Summer has a different feel, now that we’re into September. Thunderstorms are still possible, but the up and downdrafts are weaker and the horizon is clearer, with less moisture in the air. I actually had to shut off the fresh air vents at 5500 feet on Monday, where it was a chilly 55 degrees F.
Clinton airport set some kind of record getting its fuel pumps back into operation, after we reported that they were out of service in last week’s column. The new tanks got installed and lines were buried right on schedule. Clinton does have Jet-A fuel for sale, and a TBM 900 turboprop was on its parking apron when we were there , reportedly bearing fishermen visiting Truman Lake.
After nearly a year out of service, Nevada airport’s lights are still dark. As the days grow shorter, they will be needed, so we hope they are back on soon. Here at the Electric City, our runway lights are always welcoming night visitors and the rotating beacon sweeps the sky. City crews topped a nearby shade tree that was blocking a few degrees of the beacon’s coverage. However, its orbital plane is still a bit out of whack, because it lights up the trees on the railroad right of way as it turns to the west.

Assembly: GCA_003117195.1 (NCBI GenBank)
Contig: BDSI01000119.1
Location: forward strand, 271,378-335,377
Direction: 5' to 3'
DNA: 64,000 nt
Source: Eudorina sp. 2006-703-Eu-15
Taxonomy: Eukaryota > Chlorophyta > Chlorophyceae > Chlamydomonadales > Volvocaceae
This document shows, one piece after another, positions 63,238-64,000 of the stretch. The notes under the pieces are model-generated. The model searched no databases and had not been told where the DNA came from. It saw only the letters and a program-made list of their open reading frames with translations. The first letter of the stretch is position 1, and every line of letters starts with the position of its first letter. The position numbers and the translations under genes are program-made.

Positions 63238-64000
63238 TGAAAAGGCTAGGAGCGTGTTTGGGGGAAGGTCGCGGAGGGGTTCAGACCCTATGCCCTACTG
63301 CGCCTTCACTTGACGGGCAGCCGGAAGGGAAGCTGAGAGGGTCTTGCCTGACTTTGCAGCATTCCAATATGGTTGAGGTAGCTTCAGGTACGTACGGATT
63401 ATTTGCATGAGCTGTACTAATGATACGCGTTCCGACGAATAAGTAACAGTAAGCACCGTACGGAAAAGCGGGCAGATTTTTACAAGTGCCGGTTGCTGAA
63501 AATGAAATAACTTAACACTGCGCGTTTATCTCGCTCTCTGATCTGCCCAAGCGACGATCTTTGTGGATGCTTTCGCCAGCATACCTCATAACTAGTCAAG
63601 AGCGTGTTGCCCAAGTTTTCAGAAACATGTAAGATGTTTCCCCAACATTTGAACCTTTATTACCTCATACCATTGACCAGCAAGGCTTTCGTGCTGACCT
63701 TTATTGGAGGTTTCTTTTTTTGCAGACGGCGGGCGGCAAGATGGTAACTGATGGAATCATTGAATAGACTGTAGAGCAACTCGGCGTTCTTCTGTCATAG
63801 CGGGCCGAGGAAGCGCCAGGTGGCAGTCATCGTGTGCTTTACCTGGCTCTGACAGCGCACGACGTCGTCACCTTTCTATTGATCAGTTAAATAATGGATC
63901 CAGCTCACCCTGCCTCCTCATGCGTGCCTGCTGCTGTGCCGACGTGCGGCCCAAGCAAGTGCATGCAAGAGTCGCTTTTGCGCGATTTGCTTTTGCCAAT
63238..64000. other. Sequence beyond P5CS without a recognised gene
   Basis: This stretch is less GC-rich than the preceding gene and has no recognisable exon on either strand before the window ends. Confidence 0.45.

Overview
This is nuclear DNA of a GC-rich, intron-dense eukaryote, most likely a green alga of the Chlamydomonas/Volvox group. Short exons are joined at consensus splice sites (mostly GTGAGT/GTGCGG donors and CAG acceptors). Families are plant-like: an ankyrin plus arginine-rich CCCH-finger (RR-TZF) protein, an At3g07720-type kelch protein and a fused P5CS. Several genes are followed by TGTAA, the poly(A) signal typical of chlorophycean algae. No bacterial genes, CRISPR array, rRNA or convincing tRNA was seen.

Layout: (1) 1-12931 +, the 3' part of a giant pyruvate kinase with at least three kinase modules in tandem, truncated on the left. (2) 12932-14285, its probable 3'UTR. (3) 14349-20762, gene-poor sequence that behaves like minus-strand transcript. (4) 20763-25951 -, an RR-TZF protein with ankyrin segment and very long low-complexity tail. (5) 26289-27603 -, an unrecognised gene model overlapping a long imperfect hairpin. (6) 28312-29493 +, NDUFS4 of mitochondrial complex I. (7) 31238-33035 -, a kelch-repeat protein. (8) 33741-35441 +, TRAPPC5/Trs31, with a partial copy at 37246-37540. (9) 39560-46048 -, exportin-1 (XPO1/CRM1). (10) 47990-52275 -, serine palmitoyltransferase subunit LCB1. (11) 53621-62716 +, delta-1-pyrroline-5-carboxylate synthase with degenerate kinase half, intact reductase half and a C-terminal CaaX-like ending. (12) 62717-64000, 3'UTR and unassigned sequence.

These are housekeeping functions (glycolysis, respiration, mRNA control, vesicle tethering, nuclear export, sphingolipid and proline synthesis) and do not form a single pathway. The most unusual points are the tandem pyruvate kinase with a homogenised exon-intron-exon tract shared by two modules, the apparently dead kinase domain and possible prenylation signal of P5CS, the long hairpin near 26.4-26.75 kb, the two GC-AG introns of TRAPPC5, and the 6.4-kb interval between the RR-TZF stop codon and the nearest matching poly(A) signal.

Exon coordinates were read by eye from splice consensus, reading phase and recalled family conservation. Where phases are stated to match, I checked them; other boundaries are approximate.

Visitors observed in the past week included Les Gorden, in from Grain Valley with his Beech Bonanza E35, plus a working AirTractor 602 sprayplane, a Cessna Centurion and a Piper Warrior. Locally, Layne Anderson flew his Darter Commander 100, Roy Conley had his Grumman Tr2 out, and Jim and Diane Ferguson made trips in their Cessna Skylane.
After being stalled Covid and logistical challenges, plucky little Lincoln, MO is once again putting on its grass-strip fly-in this Saturday. Breakfast will be served from 7 a.m. until 10, at which point lunch becomes available until 1 p.m. The Lincoln airport is a nicely kept 3000 feet of turf, although the adjacent parking area is a little primitive. Their fly-in is a compact intimate affair, always a great way to wind up the summer fly-in season.
General Aviation Modifications of Ada, Oklahoma received FAA approval for its unleaded 100-octane gasoline last week, so you’ll soon be able to purchase an STC to burn the G100 gas in just about any piston airplane. It’s taken GAMI 19 years of fighting red tape to get this far, just to satisfy earth-huggers who see leaded aviation fuel as a threat to their environment. While the miniscule amount of lead pollution from avgas isn’t much of threat, EPA will soon force us to abandon it. Kudos to GAMI for leading the way.
The question in last week’s column asked why helicopters have tail rotors, and what alternatives there are for them. Newton’s Third Law says there’s an opposite reaction to any force, so without an anti-torque rotor, single-rotor helicopters would spin while attempted to lift off. There are twin-rotor choppers of course, and Hughes Helicopters did come up with a NOTAR system that blew air out of louvered tailboom for anti-torque. For next time, what’s an “ornithopter?” Send your answers to firstname.lastname@example.org .